Writer's Note: This has been unforgivably late in coming out. I apologize for publishing something on an event that must seem like ages ago. American soccer ages us very quickly. A single week is an eternity, sometimes; a month, an epoch. At this point, it's better that this be out than continue to be delayed, especially in light of the poor quality of the August 10th 2019 match's mycujoo.tv stream.
For a town bereft of rail transit, and seemingly little interest in getting some, Chattanooga leans a lot on its history as a rail hub. Chatta's Union Depot met an ignoble end as a block of office buildings, but its Terminal Station still stands. Sort of. (It's a hotel.) And yet, the bookstore across the street didn't have a single book on rail history. Quite the incongruence.
(Seriously, Chatta, weren't you at least pretending to talk about a light rail plan a few years back? And what about that HSR to Atlanta? As a New Yorker, it kills me to see such spread-out empty land going to so little purpose. Mixed-use, higher-density is the way you get more people within walking distance of a stadium, peeps.)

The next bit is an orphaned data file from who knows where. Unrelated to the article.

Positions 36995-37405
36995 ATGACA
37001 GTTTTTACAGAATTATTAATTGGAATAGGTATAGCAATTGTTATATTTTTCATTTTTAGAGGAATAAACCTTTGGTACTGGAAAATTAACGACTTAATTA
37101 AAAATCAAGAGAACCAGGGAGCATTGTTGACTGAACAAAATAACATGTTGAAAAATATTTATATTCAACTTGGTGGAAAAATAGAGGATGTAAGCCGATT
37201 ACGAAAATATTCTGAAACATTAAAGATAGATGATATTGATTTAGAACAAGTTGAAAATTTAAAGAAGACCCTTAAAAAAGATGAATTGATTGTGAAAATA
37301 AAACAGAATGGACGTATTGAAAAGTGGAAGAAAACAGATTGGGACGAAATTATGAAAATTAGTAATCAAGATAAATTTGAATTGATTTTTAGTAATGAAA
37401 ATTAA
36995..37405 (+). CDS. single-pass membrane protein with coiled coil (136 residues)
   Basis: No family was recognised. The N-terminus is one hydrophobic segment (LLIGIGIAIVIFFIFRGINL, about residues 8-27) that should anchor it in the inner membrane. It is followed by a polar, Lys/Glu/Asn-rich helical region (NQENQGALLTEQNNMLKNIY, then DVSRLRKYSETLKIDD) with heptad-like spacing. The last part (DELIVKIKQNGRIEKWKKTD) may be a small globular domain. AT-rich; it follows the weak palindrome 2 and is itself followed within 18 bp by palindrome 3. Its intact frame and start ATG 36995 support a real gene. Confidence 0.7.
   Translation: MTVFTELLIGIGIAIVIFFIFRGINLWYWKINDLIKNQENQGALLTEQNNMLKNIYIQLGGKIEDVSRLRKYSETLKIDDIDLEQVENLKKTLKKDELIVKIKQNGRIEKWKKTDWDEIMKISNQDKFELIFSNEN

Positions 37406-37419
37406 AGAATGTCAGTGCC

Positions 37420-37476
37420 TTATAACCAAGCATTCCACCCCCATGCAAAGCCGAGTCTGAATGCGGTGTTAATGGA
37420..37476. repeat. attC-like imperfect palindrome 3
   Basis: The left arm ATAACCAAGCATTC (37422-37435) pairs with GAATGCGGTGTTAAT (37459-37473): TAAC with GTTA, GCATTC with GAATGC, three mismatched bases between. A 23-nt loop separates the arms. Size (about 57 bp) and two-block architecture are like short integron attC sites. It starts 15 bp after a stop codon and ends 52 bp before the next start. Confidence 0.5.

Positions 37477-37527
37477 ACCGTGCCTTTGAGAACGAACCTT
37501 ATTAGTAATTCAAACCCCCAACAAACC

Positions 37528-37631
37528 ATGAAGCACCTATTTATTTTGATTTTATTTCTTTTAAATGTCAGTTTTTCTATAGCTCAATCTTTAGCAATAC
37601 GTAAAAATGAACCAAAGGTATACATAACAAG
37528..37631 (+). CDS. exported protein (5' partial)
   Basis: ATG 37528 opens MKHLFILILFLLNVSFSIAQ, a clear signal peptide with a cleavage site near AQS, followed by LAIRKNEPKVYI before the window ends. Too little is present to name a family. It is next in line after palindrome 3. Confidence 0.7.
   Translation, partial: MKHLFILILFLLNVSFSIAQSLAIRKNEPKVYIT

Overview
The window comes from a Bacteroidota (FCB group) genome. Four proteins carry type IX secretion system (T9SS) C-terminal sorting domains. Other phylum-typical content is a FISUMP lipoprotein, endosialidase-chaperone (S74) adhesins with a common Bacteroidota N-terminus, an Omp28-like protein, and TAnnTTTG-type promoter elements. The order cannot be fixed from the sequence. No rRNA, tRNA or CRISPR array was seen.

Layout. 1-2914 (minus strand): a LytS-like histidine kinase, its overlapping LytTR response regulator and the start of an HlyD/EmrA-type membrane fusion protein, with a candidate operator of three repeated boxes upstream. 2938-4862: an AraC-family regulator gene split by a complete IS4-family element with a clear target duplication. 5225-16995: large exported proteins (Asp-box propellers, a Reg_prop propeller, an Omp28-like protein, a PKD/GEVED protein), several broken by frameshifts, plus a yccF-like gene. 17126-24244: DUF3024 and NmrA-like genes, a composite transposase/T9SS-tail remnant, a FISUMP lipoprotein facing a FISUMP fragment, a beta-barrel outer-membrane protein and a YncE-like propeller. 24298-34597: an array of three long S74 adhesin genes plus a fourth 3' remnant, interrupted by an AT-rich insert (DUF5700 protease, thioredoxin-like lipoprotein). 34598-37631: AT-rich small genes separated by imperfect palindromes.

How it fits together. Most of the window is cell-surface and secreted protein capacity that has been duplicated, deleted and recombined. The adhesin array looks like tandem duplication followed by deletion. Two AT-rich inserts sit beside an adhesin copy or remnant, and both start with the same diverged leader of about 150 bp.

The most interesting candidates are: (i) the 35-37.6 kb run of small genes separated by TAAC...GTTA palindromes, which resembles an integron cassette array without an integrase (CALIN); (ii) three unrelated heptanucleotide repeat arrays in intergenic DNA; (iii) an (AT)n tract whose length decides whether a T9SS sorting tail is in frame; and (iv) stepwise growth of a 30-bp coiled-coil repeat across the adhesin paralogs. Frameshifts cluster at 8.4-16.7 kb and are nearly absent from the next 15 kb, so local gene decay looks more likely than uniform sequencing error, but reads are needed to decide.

The same could be said about Chattanooga FC. One of the lions of the independent soccer scene, and some of the outwardly friendliest people you will come across. Trailblazers of a supporter ownership scheme; full-throated supporters of supporter culture, yet worked diligently on some tifo (you could tell by how much effort they went into to get our logo perfectly) talking otherwise typical bantz at the Cosmos that presented at face value one of the myths institutional soccer perpetuates about Cosmos Country. It wasn't a big deal, but it was definitely a study in contrasts. Oh yeah, and this guy. (To be fair, I hear this person is actually very cool and beloved.)
For those who have never been to Finley Stadium, it really is a nice setup. A brewery beer hall on one side, a brace of large bars on the other, with no offsets to the surrounding streets, surrounds the stadium. The scale was comfortable. It was an easily navigable third space, not a monolith as many stadia of comparable seating come across as. There were smaller tailgate affairs going on, all with very kind people, but excellent corned beef was to be had at the formal CFC prematch party. Nestled under an open roof structure with large, slowly-turning fans, Chattahooligans and other CFC fans are gifted with the perfect place for all-weather summer gatherings, farmers markets and the like. The few Cosmos fans who made the trip felt very welcome. We shared drinks and laughs and gossip.